It’s no surprise that dining out is as common as dining at home these days and that Americans are expecting more from their restaurant experiences than ever before. The nation’s 935,000 restaurants are ready to deliver by monitoring the latest consumer and food trends to satisfy increasingly adventurous diners who also place a high premium on convenience and value. New research from the National Restaurant Association’s 2007 Restaurant Industry Forecast released today reveals what these trends are and how restaurants are keeping up with them.
“Restaurants are becoming homes away from home for today’s busy Americans who are looking for exciting culinary experiences, and restaurants continue to deliver those experiences,” says Steven C. Anderson, president and chief executive officer of the Association. “In addition to serving as a social oasis for busy individuals, restaurants also use technology solutions to enhance the dining experience. Chefs are keeping a close eye on emerging trends and are getting creative with ethnic influences and exotic ingredients while the restaurant operators are making the dining experience more convenient than ever.”
In assessing food and beverage trends, the Association went right to the source and surveyed more than 1,000 chefs on what the hottest menu trends are. The results show that bite-sized desserts, locally grown produce, organic produce, flatbread and bottled water top the list. Additional “hot” items include pomegranates; figs; grass-fed and free-range meat; fresh herbs and exotic mushrooms; whole-grain breads and focaccia; Mediterranean, Latin American and Pan Asian fusion cuisines; salts, aged meats and ginger; pan-seared, grilled and braised items; specialty sandwiches; and Asian appetizers. The chefs rated Scandinavian cuisine, star fruit, organ meats/sweetbreads, and kiwi as some of the least trendy items.
Additional research reveals that organic items are growing in popularity across the board at table service restaurants. Among fine dining restaurants that currently serve organic items (more than six out of 10), 52 percent expect higher sales in 2007; 42 percent of casual dining restaurants that serve organic menu items (four out of 10) expect them to grow; and 27 percent of family dining restaurants (currently, three out of 10 offer organic items) report similarly.
Locally produced food items are also growing in popularity at table service restaurants. Eighty-seven percent of fine dining restaurants serve local items, compared to about three out of four family and casual dining restaurants. Fifty-one percent of fine dining, 38 percent of casual dining, and 31 percent of family dining operators expect sales of locally-sourced items to grow in 2007.
As for beverages, wine is becoming increasingly popular at restaurants. Among fine dining operators, 65 percent expect wine to represent a larger proportion of sales in 2007 while 50 percent of casual dining and 37 percent of family dining operators expect the same. Among non-alcoholic beverages, restaurant operators expect bottled water to gain in popularity with 46 percent of fine dining, 35 percent of casual dining, and 30 percent of family dining operators saying it will represent a larger proportion of sales in 2007.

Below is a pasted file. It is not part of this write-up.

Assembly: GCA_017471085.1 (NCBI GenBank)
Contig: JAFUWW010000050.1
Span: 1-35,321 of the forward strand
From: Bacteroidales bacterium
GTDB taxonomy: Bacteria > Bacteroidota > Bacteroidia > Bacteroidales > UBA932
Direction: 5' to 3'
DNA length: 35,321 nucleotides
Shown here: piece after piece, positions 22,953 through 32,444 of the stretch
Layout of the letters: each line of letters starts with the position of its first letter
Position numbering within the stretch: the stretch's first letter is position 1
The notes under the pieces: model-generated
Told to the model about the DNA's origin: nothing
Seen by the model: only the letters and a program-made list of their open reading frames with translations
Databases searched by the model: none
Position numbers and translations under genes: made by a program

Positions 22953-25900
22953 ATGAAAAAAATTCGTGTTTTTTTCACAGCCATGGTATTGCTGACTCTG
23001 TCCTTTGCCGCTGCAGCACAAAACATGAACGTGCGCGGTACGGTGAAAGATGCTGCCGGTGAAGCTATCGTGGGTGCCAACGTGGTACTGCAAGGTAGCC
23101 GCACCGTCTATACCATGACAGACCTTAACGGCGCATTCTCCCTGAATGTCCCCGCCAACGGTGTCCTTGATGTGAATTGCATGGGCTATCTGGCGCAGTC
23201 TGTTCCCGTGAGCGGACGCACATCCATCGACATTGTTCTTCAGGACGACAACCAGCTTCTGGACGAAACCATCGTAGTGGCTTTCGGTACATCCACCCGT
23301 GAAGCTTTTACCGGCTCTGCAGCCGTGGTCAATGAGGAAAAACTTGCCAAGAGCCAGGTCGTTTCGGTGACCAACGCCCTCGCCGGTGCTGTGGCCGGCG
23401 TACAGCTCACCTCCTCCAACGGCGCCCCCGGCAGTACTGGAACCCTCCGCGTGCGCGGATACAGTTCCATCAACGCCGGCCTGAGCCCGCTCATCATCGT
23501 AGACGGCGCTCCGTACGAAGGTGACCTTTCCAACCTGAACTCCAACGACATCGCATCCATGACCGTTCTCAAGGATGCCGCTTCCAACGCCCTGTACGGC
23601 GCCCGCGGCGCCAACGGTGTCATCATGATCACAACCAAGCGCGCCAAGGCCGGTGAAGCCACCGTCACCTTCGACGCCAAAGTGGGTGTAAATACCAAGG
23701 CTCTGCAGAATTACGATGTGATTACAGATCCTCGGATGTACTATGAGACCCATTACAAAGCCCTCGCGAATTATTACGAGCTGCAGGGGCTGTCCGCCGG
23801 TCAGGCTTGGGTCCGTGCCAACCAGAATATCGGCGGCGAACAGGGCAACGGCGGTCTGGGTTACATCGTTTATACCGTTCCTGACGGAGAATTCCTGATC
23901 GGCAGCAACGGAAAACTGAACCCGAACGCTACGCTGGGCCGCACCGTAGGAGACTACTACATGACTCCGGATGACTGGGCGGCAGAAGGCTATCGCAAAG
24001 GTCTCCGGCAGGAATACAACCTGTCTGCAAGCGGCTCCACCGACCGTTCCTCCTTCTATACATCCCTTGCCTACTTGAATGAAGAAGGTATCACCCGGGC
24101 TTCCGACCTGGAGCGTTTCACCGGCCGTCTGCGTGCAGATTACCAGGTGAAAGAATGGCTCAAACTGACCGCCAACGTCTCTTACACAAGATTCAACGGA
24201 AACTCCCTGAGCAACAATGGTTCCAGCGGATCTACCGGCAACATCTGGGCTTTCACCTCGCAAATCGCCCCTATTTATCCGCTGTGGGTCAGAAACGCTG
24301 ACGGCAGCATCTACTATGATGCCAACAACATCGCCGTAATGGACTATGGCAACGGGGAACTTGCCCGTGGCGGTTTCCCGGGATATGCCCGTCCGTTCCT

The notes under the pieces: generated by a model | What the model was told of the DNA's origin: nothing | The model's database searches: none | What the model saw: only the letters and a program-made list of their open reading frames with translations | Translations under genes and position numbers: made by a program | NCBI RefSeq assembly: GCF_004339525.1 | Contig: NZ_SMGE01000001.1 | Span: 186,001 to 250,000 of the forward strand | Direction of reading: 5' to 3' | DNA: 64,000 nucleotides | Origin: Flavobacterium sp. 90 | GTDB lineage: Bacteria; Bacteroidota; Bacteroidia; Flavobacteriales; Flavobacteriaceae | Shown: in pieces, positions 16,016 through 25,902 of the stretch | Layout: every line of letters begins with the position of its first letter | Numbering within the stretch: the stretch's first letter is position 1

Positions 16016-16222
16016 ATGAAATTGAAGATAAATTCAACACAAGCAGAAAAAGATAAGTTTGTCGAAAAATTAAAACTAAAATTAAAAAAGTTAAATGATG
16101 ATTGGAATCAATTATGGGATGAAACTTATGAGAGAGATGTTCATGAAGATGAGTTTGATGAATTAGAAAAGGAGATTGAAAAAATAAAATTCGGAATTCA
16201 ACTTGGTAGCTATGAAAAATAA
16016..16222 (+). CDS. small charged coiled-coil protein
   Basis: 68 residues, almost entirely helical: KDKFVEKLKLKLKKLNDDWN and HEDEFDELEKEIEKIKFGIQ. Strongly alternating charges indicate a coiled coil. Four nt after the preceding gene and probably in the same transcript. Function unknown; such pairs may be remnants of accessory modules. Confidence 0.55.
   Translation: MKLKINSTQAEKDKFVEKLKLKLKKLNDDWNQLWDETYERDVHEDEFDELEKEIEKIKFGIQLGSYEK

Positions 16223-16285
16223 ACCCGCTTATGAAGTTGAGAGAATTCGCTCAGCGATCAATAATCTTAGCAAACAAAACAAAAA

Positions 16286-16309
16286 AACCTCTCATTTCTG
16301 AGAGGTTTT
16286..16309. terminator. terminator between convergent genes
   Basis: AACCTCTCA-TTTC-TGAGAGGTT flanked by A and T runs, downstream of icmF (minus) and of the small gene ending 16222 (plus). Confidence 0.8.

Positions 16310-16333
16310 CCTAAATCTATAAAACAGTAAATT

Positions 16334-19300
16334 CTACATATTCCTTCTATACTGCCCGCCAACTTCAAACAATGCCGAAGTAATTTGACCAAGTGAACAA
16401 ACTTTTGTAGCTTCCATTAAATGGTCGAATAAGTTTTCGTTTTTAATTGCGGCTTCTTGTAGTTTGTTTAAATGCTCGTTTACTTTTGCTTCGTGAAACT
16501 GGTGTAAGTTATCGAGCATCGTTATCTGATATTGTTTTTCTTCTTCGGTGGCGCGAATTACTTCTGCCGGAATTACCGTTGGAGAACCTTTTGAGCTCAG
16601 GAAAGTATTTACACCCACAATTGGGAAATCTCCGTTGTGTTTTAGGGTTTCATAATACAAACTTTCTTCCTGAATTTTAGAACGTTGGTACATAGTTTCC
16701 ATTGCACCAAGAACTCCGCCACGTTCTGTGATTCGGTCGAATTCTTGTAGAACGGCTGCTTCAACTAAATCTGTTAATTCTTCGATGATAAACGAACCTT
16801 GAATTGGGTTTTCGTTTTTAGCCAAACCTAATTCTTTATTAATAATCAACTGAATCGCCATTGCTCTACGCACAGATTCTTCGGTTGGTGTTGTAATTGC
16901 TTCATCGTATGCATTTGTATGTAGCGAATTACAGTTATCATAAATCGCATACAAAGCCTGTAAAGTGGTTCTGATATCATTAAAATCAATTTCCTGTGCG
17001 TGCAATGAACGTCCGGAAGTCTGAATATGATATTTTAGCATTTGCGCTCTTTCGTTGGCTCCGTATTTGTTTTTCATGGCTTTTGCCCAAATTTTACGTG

When it comes to quick service restaurants, many are following the long-term trend of health and wellness, offering and promoting healthful options and diversifying their menus. In addition, some of the fastest growing menu items in quick service include espresso/specialty coffee, chicken sandwiches, energy drinks, deli-style sandwiches, wraps/pitas/tortillas, bottled water, and entrée salads.
Some of the consumer industry trends also include comfort, convenience, and value. Many restaurants are increasing usage of technology to make operations more efficient and allow diners more control over their dining experience. For example, forty-six percent of Americans say they are likely to use customer-activated ordering and payment terminals if available in their favorite table service restaurant. As the first “restaurant generation,” younger consumers are more likely to do so, as 71 percent of 18 to 24-year-olds and 64 percent of 25 to 34-year-olds say they would. About half of all adults and roughly two-thirds of those aged 18 to 34 say they would use a self-serve order and payment terminal at a quick service restaurant if it was available.
Convenience is still key when it comes to dining choices for today’s Americans. Restaurants continue to expand on existing takeout, curbside pickup, drive-thru, catering, and delivery options to allow consumers to enjoy restaurant-prepared meals at home, in the office, or at their special events. Yet, Americans are starting to take back their mealtimes. Thirty-six percent of adults say they are eating on-the-go less frequently now than they did two years ago. In addition, 48 percent say they eat in their car less frequently.
Restaurant industry sales are expected to reach a record $537 billion in 2007-a solid 5.0 percent increase over 2006 sales. The nation’s 935,000 restaurant-and-foodservice outlets will employ 12.8 million individuals, and add 2 million new career and employment opportunities in the next decade. As Americans spend 47.9 percent of their food budget in restaurants, the industry is heading into 2007 as an economic powerhouse and an essential part of Americans’ lifestyle.